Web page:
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  • Writer's pictureJere Folgert

What is Black Garlic? (The Dark Art)

Updated: Jan 7, 2022

Garlic has a beautiful face, but a blackened heart.

Black garlic can be found on menus everywhere, but this unique ingredient isn’t anything new. It has been used for flavor and medicinal purposes and in a variety of Asian cuisines for centuries. Black garlic is, simply put, the product of aging regular garlic bulbs over the course of weeks or months. It requires strictly regulated temperature and humidity to achieve its sticky consistency.   With a softer, molasses-like flavor, it is a more delicate option than the raw bulb. It also has added health benefits, including twice the amount of antioxidants than in its regular form. What’s the best part? It’s versatile and can be swapped out for regular garlic in most recipes. It is a beautiful addition to any cheese plate, bruschetta, chicken dishes, or even as a pizza topper. It also gives that extra something to a homemade vinaigrette. Keep in mind it is milder in flavor so we recommend, as always, to taste as you add.
Aged, Black Garlic

Black Garlic is an extraordinary substance. Black Garlic isn't grown "black", instead Black Garlic is made from fresh garlic (Allium sativum L.) that is kept at moderate temperatures for a period of time at a controlled high temperature (60–90°C) under controlled high humidity (80–90%). It is not fermented. Instead, it goes through the Maillard Reaction: A chemical reaction of amino acids and sugar reduction. The Maillard Reaction:

With a soft, molasses-like flavor, black garlic is a more delicate option than the raw bulb. It also has added health benefits, including twice the amount of antioxidants than in its regular form. Black Garlic can be swapped out for regular garlic in most recipes. With a dark, gooey, and beautiful appearance, it can be a wonderful addition to any dish, or even as a pizza topper. Garlic is used for seasoning food, and it has lots of health benefits. However, the intense taste and smell of fresh raw garlic make it difficult for some people to appreciate it. Black Garlic is one of the useful garlic types with an odorless character. Black garlic isn’t anything new. It has been used for medicinal purposes and in a variety of cuisines for centuries. Black Garlic is made by aging, with heat, garlic bulbs over the course of weeks or months. The Maillard Reaction requires regulated temperature and humidity to achieve its gooey consistency. When compared with fresh garlic, Black Garlic does not release a strong "garlicky" flavor owing to the reduced content of allicin. Apparently, Black Garlic reveals many advantages when contrasted with fresh garlic.

The process of making black garlic is not difficult - it just takes time and requires the proper environment. It can be aged for up to 60 days but will be ready to use after three weeks. There are a variety of do-it yourself (DIY) methods of making Black Garlic. One of the simplest and best approaches is to age garlic bulbs in a slow cooker or rice cooker. The process is easy and takes patience to achieve that super sweet result.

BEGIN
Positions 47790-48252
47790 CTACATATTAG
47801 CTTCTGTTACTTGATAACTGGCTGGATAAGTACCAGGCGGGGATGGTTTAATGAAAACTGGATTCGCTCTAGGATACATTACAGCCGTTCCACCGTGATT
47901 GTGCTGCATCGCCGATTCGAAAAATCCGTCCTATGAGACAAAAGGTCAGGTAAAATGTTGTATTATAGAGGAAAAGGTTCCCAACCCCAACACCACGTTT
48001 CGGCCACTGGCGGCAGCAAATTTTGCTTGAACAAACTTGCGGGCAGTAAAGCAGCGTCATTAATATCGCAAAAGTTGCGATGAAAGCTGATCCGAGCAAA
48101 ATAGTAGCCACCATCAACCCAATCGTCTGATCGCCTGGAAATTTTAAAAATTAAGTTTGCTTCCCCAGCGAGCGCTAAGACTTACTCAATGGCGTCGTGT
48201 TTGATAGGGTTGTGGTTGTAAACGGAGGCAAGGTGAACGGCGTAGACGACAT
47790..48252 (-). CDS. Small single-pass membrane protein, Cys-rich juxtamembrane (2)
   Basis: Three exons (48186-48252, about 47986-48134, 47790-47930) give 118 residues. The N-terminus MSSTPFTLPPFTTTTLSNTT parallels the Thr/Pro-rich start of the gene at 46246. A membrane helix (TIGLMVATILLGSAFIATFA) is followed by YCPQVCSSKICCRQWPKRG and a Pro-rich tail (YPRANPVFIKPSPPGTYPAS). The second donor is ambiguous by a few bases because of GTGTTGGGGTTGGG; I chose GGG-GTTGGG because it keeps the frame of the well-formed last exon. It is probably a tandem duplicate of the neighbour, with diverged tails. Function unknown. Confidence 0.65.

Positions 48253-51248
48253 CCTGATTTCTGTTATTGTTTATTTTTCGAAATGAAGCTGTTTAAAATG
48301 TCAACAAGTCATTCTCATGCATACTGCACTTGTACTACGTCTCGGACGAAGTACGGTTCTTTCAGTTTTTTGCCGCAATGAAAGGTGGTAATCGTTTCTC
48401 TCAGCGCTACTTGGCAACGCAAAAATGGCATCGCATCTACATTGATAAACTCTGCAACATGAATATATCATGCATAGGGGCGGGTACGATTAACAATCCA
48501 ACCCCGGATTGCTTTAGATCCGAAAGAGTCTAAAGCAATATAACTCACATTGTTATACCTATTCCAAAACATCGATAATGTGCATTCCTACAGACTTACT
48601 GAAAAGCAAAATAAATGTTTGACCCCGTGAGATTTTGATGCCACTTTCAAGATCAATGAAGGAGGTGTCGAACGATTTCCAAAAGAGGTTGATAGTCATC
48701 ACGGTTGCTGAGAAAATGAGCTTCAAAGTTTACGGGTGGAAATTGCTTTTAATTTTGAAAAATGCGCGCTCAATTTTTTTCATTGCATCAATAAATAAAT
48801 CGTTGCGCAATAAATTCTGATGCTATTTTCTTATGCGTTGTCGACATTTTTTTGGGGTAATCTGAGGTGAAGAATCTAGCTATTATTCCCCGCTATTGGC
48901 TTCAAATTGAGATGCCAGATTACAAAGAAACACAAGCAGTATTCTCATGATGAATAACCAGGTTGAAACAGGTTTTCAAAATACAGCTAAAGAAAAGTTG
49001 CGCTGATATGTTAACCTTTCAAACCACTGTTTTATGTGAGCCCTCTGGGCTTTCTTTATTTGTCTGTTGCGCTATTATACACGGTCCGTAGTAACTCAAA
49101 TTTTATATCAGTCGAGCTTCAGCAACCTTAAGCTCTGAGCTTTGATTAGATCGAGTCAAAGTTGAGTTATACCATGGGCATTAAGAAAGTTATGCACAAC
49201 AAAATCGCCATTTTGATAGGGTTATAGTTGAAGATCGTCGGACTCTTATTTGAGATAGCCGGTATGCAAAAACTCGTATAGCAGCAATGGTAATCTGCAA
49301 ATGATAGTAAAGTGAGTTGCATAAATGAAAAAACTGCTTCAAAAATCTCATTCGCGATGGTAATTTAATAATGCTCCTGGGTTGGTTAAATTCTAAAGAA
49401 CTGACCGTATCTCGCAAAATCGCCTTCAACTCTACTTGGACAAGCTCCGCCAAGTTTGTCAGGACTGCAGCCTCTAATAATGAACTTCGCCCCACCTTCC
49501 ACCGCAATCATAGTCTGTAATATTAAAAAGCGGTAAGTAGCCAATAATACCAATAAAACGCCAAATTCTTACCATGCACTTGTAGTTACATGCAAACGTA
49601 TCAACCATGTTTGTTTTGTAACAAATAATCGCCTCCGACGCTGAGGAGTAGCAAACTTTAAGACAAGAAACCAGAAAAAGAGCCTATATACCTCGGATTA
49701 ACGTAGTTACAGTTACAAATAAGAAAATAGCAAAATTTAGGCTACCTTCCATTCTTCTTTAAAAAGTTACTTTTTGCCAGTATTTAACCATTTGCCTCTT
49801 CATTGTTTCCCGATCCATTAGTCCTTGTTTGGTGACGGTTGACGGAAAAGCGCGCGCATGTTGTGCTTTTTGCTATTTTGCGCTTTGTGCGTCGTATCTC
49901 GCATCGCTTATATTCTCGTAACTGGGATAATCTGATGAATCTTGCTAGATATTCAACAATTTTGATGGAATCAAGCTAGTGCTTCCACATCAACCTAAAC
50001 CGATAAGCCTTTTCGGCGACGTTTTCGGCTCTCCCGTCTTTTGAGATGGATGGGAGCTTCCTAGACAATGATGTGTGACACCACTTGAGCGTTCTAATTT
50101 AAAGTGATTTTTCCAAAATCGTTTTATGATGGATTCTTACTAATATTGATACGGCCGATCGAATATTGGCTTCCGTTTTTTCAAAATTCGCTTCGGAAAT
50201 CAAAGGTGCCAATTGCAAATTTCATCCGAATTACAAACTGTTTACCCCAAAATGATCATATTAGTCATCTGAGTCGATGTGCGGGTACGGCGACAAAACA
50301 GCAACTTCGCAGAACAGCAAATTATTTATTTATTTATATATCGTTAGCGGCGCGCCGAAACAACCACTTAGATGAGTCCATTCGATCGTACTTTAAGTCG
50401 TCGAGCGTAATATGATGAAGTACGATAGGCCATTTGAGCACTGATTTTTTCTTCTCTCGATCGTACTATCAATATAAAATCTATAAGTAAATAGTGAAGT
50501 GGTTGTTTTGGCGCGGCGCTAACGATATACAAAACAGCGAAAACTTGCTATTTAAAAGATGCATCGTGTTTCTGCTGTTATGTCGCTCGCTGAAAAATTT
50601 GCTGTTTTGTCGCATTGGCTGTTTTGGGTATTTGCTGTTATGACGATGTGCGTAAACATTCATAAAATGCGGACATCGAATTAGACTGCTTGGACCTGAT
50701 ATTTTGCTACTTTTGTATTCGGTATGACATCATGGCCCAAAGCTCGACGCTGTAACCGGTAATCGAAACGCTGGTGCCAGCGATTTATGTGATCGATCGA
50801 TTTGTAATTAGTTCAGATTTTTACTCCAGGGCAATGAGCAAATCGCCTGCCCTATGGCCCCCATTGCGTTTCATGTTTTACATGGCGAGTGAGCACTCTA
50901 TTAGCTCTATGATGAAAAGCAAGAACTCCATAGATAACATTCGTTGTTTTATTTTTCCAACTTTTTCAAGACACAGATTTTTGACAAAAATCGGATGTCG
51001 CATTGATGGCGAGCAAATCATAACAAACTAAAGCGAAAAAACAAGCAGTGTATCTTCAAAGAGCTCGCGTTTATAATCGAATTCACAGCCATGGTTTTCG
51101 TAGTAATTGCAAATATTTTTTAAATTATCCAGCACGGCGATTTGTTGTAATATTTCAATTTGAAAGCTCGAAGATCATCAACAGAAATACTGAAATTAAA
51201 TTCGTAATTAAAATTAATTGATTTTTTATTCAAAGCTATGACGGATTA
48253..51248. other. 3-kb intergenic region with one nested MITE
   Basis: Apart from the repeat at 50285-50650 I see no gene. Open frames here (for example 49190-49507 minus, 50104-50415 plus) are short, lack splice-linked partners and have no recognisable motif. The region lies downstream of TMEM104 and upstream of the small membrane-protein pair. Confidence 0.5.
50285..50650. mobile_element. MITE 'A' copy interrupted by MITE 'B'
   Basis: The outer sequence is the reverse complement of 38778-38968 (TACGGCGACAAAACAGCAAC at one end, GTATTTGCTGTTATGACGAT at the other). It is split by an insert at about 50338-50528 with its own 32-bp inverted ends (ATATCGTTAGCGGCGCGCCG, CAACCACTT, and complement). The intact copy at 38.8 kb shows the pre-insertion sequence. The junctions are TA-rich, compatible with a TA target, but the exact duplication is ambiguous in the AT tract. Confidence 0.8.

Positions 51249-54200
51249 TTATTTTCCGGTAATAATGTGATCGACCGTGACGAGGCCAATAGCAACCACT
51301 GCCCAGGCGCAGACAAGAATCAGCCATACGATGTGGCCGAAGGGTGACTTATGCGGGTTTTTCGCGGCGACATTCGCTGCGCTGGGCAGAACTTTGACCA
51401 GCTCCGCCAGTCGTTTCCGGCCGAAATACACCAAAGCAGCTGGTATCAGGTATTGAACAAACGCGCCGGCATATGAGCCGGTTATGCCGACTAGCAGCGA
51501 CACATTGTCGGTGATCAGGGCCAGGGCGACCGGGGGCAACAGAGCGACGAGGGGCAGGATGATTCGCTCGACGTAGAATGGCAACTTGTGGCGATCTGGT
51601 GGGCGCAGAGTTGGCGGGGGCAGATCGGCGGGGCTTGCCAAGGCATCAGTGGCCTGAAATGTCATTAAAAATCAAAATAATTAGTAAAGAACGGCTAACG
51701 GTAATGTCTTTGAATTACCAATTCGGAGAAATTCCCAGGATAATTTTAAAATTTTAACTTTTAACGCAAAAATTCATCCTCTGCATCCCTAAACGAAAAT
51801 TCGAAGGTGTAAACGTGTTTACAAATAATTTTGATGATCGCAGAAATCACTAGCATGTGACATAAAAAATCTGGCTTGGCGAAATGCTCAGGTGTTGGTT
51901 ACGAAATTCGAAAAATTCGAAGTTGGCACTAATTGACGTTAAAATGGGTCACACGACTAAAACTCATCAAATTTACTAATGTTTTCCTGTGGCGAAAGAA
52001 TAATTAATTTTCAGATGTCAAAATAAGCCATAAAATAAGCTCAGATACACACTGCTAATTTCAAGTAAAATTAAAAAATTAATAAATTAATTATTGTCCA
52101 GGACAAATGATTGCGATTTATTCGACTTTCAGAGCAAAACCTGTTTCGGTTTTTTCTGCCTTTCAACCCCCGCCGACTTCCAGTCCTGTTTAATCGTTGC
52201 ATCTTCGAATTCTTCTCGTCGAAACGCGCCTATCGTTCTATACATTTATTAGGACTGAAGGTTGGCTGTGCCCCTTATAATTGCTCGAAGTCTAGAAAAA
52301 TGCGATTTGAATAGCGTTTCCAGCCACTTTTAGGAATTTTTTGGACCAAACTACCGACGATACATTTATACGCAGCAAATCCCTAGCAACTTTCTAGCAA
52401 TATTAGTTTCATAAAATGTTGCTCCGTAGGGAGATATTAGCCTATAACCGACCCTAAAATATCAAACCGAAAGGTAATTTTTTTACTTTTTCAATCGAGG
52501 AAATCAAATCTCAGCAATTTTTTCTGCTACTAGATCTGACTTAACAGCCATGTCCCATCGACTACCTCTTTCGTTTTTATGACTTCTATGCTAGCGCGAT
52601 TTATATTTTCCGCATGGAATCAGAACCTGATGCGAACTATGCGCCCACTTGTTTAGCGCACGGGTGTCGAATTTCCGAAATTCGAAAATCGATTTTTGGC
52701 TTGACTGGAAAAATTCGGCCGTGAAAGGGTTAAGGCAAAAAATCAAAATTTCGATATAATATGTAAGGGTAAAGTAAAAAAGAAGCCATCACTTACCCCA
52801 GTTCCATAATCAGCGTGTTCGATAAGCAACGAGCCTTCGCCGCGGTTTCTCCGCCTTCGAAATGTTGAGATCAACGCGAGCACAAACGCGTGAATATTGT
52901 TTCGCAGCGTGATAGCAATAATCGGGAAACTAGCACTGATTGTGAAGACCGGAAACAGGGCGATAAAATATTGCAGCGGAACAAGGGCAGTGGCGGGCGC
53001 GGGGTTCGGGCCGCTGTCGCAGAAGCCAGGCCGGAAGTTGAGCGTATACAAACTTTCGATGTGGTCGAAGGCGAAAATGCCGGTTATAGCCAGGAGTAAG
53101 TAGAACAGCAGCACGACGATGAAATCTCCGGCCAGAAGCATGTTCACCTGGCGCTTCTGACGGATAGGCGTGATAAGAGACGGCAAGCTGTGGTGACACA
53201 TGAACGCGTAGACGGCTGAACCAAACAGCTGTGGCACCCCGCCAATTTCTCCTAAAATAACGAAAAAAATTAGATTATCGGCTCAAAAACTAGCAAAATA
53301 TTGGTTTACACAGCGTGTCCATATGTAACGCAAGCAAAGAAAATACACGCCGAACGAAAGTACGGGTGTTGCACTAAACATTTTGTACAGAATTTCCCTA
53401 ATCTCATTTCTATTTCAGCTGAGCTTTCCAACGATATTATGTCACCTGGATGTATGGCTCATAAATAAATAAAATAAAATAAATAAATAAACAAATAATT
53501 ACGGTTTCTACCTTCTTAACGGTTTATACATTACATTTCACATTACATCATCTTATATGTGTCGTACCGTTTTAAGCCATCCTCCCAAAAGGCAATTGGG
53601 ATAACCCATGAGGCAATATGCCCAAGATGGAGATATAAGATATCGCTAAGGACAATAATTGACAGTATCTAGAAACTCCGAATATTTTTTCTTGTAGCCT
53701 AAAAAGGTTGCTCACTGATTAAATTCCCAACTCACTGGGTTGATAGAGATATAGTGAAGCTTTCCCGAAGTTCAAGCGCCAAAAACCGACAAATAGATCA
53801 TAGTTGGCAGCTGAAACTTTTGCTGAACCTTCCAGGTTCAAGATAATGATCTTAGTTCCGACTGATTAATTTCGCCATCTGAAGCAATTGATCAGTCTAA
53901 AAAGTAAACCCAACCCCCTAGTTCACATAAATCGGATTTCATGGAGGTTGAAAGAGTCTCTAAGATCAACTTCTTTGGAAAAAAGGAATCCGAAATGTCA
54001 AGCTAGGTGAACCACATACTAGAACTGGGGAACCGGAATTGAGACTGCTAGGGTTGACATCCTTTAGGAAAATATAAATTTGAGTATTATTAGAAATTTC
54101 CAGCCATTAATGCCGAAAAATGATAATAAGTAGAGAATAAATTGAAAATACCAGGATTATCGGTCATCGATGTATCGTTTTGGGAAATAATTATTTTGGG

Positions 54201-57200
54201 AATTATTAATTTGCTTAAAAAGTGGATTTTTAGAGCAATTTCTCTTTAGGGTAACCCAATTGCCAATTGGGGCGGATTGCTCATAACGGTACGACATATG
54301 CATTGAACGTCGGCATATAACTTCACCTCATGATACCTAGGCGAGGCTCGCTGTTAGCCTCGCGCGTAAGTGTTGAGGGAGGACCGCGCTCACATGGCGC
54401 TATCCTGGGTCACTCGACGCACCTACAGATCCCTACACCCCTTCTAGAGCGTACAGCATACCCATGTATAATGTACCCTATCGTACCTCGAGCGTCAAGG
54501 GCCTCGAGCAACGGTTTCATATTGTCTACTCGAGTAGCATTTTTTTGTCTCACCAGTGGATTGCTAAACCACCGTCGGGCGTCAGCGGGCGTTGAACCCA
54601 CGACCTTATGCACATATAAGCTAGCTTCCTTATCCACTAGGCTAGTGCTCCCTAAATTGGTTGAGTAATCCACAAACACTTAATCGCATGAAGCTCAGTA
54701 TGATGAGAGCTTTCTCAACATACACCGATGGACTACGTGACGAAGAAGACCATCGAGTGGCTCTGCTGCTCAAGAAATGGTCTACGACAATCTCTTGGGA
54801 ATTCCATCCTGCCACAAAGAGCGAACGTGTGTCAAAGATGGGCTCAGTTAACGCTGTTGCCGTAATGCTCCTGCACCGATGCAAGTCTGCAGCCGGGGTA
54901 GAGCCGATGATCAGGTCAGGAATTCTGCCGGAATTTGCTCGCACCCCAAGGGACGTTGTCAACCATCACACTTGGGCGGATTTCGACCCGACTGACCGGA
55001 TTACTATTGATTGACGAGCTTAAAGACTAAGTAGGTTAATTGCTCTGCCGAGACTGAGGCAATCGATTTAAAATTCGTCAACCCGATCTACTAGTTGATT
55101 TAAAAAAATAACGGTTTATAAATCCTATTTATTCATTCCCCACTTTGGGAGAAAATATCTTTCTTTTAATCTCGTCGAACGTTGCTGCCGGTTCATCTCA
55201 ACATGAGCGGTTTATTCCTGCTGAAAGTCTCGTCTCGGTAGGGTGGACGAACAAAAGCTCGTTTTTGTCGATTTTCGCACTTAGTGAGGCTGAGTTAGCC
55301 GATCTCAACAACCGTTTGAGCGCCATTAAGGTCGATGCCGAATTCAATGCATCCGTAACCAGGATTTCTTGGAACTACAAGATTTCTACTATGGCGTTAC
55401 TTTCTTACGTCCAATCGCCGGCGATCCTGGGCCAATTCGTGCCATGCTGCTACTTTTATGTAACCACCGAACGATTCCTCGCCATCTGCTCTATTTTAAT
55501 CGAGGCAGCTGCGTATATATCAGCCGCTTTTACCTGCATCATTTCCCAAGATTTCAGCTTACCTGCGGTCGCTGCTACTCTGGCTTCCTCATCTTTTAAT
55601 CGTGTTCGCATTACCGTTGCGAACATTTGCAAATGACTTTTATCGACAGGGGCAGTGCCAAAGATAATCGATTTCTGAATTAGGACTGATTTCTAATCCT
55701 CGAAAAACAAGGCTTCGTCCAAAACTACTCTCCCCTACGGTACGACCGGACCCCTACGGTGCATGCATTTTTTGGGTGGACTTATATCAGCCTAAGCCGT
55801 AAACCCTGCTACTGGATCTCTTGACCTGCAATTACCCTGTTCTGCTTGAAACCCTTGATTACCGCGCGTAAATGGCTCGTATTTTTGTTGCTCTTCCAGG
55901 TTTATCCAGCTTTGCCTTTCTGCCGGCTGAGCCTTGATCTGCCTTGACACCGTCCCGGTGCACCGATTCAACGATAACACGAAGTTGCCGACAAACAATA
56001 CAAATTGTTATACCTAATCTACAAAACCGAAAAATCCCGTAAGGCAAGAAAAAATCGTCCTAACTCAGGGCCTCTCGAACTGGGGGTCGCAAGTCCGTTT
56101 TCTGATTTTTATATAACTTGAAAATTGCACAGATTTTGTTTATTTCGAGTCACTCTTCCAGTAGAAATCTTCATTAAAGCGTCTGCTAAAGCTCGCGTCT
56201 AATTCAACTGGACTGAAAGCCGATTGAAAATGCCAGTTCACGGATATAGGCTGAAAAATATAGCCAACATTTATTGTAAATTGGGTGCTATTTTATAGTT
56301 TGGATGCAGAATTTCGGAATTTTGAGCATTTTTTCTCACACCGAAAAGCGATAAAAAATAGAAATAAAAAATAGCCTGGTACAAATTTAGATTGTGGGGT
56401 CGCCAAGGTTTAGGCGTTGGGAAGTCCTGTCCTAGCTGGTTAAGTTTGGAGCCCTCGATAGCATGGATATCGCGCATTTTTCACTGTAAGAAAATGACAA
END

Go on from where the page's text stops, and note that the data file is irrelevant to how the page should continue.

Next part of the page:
Fresh Garlic (3-4 heads)


Vessel. This may include a rice cooker (that does not have an automatic shutoff), a Black Garlic Maker.

Cooking Instructions

Select three to four heads of garlic. Purchase garlic from GroEat Farm.

Start with large garlic varieties such as Porcelains (Music, German Extra-Hardy, Georgian Crystal, or Georgian Fire). Heads are large as are the cloves. The cloves should be partly broken away from each other and the entire head should be intact. The garlic should be fresh, not rotting or sprouting.

Wash, clean and dry the whole garlic bulbs. Do not peel any skin off.

Obtain a vessel. Use a slow cooker or a rice cooker to make the black garlic. The rice cooker cannot have an automatic turn-off switch. In other words, the rice cooker needs to stay in the "keep warm" mode indefinitely. You can purchase a black garlic fermenting machine on You can also build an enclosed box using a standard insulated cooler with a controlled / adjustable heat source inside the insulated cooler.

Put the clean garlic bulbs in your vessel. Set the temperature to 122- 140 degrees Fahrenheit. Set the humidity to 60-80%. Set a timer for 12 hours.

After the first 12 hours change the settings on the vessel to 160 degrees Fahrenheit and change the humidity to 90% for 36 hours.

After 36 hours, turn the temperature of the vessel down to 180 Fahrenheit with the humidity to 95% for 200-300 hours or eight (8-12) days. At the end of the eight to twelve days the black will be complete. If you do not chose to use a fermenting box then try to follow the same temperature settings with your rice cooker or stove. (though this is not recommended).


Fermentation Station:

2nd Option Fermentation Station:

3rd Option Station:

Brad Makes Black Garlic | It's Alive | Bon Appétit



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Jere Folgert is the owner of GroEat Garlic Farm in Bozeman, Montana. GroEat Farm is a small, sustainable family farm located in the beautiful Hyalite Foothills, in the shadows of the Gallatin Mountain Range.  The hardneck varieties that they grow on their farm flourish, due to the combination of the cold winters, temperate summers, moist spring, and the dynamic alluvial soils, washed down from the Gallatin Range.

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